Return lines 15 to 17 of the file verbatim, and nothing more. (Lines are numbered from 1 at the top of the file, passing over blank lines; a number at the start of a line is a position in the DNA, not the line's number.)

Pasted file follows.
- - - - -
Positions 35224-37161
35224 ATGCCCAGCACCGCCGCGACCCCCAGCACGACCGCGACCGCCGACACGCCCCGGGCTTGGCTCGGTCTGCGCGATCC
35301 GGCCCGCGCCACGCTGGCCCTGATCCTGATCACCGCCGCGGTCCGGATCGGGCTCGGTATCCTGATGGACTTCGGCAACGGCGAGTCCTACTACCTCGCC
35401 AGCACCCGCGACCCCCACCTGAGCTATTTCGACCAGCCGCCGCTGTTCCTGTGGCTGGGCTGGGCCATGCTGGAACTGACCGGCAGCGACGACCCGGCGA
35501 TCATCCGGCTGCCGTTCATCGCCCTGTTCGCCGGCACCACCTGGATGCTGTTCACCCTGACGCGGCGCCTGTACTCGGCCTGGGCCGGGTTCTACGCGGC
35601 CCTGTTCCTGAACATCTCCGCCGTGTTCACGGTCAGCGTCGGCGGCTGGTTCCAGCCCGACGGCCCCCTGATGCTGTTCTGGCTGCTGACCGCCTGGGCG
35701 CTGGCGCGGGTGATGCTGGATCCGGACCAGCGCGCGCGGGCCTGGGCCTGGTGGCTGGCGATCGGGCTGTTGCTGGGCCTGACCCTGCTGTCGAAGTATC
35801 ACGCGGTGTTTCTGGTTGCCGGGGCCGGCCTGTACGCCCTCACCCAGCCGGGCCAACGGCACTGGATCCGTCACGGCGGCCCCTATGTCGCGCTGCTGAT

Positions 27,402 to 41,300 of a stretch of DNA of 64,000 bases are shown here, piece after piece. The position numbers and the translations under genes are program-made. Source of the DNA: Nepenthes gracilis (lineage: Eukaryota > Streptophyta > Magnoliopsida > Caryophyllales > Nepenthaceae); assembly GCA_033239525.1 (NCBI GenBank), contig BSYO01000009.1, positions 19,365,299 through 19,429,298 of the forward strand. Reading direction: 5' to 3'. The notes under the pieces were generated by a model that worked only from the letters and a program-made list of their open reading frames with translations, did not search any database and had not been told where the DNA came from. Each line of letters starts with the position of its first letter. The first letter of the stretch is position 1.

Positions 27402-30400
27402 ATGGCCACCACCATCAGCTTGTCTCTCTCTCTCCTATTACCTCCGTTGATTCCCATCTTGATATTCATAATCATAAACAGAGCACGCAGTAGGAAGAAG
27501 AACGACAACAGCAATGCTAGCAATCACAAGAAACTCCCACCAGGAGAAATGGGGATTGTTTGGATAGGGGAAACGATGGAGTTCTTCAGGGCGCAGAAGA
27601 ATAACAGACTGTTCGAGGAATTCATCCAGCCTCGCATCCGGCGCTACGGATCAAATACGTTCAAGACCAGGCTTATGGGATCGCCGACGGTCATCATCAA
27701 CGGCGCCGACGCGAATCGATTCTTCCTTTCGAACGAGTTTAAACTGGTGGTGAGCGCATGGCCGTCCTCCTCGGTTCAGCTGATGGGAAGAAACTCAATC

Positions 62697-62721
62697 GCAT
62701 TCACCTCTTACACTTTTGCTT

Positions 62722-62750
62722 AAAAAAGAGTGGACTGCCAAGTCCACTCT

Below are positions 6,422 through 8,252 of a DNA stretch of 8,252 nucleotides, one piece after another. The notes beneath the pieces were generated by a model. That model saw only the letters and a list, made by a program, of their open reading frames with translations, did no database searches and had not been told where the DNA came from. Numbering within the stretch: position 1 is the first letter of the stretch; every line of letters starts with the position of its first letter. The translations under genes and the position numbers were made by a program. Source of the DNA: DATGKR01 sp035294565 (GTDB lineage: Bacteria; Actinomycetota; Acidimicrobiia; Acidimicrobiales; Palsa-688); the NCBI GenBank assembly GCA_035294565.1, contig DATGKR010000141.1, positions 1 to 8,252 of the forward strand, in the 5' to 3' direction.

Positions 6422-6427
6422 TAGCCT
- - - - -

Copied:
Positions 62697-62721
62697 GCAT
62701 TCACCTCTTACACTTTTGCTT